D.C. Council members David Grosso (I-At-Large) and Yvette Alexander (D-Ward 7) introduced a bill on Tuesday that would require continuing education programs for licensed healthcare professionals to include LGBT related “cultural competency” training.
The LGBTQ Cultural Competency Continuing Education Amendment Act of 2015 would amend an existing health care licensing law to require healthcare professionals, including doctors and mental health practitioners, to receive two credits of instruction on LGBT subjects.
The bill says the two credits of instruction would pertain to “cultural competency or specialized clinical training focusing on patients who identify as lesbian, gay, bisexual, transgender, gender non-conforming, queer or questioning their sexual orientation or gender identity and expression (LGBTQ).”
All nine of Grosso and Alexander’s Council colleagues signed on as co-sponsors of the bill at the Council’s regularly scheduled legislative meeting on Tuesday.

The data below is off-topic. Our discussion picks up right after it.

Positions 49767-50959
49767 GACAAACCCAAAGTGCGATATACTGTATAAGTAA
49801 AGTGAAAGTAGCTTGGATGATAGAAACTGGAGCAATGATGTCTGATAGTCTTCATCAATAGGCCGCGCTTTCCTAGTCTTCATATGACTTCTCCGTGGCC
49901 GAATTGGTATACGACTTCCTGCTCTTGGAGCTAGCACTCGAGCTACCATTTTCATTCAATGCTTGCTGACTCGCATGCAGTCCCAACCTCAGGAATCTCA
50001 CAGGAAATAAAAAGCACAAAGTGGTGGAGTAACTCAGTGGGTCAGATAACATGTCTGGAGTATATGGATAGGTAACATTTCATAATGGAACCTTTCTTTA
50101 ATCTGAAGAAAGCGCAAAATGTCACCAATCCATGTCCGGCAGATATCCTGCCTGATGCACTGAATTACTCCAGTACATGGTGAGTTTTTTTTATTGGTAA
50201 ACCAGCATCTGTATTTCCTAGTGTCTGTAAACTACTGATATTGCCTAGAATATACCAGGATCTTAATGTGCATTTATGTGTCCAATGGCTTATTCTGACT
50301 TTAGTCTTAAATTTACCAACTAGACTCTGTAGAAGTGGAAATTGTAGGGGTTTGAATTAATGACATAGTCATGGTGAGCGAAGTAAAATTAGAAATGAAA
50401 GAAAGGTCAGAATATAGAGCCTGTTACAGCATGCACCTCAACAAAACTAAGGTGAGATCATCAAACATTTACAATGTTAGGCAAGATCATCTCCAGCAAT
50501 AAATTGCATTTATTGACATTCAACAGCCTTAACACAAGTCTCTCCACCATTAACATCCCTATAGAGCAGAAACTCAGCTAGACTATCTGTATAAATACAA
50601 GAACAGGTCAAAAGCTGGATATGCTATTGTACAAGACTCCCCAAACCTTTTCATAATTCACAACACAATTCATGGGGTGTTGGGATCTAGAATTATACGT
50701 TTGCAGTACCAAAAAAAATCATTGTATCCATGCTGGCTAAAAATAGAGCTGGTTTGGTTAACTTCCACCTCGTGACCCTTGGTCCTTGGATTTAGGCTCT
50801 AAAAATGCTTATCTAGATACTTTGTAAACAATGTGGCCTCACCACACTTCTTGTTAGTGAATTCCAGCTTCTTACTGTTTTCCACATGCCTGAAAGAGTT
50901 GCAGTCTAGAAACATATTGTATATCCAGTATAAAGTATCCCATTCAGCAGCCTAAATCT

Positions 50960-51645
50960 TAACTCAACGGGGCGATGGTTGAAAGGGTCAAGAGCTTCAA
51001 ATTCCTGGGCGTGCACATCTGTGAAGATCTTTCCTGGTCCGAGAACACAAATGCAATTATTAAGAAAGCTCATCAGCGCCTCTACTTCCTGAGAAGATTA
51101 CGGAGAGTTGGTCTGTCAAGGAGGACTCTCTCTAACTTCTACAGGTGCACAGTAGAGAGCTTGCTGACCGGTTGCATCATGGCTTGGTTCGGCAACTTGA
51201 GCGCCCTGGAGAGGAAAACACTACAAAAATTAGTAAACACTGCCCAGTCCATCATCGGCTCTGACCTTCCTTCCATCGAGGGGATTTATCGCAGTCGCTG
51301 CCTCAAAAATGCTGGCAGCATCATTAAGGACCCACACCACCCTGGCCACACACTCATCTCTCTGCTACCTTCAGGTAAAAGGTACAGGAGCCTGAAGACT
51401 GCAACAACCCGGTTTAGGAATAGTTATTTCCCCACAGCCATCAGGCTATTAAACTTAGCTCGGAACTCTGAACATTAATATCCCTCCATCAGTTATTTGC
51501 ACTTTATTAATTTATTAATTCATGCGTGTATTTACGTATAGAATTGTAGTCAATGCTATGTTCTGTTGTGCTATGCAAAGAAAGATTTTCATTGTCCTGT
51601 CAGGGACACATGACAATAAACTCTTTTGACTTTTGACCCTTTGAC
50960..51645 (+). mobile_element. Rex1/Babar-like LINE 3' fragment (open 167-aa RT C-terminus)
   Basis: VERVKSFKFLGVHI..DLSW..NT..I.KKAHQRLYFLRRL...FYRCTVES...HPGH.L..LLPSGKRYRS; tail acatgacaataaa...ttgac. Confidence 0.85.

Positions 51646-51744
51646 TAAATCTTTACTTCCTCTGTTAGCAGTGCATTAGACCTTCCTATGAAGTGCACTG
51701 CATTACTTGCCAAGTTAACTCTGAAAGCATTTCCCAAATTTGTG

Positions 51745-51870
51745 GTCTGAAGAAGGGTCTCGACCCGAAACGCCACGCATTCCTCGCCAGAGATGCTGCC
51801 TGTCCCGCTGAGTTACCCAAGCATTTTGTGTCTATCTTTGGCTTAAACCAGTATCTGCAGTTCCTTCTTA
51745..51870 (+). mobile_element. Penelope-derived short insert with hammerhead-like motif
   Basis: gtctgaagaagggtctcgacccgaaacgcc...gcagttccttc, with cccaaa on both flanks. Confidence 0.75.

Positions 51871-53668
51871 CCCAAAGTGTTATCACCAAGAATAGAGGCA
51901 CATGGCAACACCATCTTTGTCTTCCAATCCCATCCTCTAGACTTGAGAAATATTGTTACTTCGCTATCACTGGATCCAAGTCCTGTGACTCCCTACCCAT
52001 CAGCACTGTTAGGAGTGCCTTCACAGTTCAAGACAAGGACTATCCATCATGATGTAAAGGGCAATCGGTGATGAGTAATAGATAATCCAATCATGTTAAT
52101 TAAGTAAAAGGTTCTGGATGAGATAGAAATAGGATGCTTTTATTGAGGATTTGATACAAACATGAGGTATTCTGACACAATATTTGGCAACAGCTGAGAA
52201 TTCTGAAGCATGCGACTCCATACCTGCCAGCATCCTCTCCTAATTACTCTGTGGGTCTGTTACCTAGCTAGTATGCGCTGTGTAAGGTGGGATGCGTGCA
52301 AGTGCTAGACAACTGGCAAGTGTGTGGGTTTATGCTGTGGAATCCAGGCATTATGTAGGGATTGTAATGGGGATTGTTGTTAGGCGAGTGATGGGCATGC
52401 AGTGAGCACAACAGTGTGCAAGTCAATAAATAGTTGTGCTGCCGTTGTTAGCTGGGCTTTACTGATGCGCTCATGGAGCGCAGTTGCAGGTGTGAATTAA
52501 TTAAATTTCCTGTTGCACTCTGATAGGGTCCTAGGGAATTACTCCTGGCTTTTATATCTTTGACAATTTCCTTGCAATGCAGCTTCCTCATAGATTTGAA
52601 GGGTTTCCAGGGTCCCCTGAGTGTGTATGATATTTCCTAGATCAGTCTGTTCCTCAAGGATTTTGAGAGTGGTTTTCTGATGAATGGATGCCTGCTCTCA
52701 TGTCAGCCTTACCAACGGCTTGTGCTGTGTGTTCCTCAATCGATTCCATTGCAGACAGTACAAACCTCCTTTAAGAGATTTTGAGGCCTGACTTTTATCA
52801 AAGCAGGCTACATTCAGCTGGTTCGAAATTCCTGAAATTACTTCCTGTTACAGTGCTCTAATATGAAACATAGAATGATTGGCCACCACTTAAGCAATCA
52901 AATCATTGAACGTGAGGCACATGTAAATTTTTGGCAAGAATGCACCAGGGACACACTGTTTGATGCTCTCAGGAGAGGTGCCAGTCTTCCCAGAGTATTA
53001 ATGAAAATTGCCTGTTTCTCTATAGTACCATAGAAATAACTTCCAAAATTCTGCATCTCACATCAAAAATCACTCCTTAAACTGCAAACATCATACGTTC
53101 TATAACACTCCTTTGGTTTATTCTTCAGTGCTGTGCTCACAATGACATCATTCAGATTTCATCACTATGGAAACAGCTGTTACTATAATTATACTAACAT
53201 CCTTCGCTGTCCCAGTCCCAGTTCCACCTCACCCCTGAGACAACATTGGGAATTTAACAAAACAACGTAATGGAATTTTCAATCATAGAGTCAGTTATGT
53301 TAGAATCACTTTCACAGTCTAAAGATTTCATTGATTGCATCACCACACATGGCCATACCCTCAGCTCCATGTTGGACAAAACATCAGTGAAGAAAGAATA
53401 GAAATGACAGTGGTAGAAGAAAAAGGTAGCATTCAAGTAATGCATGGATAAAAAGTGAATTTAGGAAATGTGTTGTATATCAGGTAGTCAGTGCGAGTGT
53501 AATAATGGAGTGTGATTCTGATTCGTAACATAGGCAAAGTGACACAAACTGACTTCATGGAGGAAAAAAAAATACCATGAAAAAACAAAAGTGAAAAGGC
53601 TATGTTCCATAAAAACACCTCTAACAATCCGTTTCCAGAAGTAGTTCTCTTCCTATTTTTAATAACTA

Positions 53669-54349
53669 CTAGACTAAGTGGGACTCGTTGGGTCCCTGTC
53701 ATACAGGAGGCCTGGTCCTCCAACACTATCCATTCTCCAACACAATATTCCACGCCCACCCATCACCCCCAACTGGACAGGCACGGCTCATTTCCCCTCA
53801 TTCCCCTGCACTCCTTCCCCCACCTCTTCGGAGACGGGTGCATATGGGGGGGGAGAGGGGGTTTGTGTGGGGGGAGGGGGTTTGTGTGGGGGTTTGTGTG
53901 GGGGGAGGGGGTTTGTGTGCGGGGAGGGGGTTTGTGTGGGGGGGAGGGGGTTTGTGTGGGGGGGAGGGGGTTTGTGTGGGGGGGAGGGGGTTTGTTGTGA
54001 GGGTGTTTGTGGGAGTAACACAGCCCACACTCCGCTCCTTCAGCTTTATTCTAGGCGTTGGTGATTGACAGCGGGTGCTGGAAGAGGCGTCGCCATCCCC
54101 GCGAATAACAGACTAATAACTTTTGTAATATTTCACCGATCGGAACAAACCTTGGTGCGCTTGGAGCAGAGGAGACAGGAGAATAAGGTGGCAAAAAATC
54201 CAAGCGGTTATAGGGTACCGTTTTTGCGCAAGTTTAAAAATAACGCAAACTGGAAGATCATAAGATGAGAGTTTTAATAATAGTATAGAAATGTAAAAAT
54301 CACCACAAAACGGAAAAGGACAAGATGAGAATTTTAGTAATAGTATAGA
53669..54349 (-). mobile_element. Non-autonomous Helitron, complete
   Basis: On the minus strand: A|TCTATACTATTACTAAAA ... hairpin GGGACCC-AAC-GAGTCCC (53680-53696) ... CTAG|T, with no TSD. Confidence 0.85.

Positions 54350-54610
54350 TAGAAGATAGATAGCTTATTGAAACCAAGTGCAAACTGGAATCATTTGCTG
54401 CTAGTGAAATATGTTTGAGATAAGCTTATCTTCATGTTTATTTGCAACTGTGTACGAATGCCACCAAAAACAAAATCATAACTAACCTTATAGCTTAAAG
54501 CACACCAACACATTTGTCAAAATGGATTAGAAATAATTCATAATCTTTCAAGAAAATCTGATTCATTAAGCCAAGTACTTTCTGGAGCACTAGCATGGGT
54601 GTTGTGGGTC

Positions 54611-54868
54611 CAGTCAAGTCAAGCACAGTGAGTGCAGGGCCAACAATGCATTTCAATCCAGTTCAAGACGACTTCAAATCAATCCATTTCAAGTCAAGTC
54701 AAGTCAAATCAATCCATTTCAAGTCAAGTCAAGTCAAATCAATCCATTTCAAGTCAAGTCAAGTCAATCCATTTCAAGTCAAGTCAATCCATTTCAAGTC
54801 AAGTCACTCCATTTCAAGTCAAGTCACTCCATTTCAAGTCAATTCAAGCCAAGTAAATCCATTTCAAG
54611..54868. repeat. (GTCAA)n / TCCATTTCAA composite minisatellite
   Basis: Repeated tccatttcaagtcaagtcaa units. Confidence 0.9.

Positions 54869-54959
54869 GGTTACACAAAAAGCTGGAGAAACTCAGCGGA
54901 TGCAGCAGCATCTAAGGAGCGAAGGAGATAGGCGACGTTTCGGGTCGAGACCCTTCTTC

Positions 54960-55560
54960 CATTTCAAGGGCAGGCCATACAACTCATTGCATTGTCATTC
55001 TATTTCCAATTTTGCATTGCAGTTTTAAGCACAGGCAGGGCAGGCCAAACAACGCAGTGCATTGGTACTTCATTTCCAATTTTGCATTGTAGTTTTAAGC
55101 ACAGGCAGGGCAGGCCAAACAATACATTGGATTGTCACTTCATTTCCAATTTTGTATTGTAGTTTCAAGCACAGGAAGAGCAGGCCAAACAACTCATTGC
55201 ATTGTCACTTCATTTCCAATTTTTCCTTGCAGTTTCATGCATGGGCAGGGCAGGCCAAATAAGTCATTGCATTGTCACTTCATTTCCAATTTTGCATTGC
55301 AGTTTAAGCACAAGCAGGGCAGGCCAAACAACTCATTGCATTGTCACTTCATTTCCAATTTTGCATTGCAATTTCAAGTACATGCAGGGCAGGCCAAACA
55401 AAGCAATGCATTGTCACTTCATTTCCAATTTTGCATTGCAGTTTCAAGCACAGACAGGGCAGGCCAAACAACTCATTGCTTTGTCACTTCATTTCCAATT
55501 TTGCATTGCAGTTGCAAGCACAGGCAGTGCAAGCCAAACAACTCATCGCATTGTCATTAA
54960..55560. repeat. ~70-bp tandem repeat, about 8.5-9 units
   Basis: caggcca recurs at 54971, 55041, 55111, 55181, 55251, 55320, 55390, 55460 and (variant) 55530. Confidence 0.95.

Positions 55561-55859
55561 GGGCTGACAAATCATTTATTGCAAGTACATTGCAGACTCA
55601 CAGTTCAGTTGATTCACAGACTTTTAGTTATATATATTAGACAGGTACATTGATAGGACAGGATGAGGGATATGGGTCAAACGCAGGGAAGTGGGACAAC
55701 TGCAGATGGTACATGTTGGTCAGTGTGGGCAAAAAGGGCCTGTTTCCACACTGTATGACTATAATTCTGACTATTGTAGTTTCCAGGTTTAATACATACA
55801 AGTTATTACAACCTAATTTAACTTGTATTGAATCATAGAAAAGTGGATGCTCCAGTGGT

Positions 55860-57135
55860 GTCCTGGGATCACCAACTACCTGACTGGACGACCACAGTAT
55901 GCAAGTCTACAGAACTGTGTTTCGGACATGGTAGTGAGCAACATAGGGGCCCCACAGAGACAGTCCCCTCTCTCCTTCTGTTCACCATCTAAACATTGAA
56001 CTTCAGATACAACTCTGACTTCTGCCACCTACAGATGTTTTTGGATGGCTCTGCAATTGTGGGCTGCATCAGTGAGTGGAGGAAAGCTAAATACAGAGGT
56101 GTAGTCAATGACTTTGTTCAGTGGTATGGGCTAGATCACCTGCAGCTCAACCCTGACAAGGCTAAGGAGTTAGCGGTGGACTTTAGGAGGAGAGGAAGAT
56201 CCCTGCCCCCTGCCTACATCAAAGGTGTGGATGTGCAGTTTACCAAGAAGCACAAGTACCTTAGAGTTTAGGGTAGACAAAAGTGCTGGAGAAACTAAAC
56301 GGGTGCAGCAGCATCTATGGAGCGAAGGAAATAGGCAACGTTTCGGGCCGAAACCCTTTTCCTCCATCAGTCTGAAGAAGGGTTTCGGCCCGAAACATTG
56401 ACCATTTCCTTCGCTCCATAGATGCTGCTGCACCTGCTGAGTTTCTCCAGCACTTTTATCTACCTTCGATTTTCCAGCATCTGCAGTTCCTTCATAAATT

“Over 66,000 LGBTQ citizens reside in D.C., and they deserve access to medical professionals who are sensitive to and knowledgeable about the unique health needs of the LGBTQ community,” Grosso said in a statement.
Alexander, who chairs the Council’s Health Committee, said she plans to hold a hearing on the legislation as soon as possible and move the measure to a vote by the full Council following a markup on the bill. She said the legislation is especially needed for the trans community, which she said historically has experienced discrimination in seeking medical and mental health related services.
“LGBT people face substantial systemic discrimination in healthcare due to a lack of understanding of the unique needs and challenges faced by the community,” said Sarah Warbelow, legal director of the Human Rights Campaign, which is coordinating a lobbying effort to help pass the bill.
The Gay and Lesbian Activists Alliance, Whitman-Walker Health, National Children’s Hospital, and the D.C. Center for the LGBT Community are working with HRC as part of a coalition pushing for the bill, according to a statement by HRC.
“Cultural competency is critical to reducing healthcare disparities for LGBT people and improving access to high quality healthcare, especially for transgender people,” Warbelow said.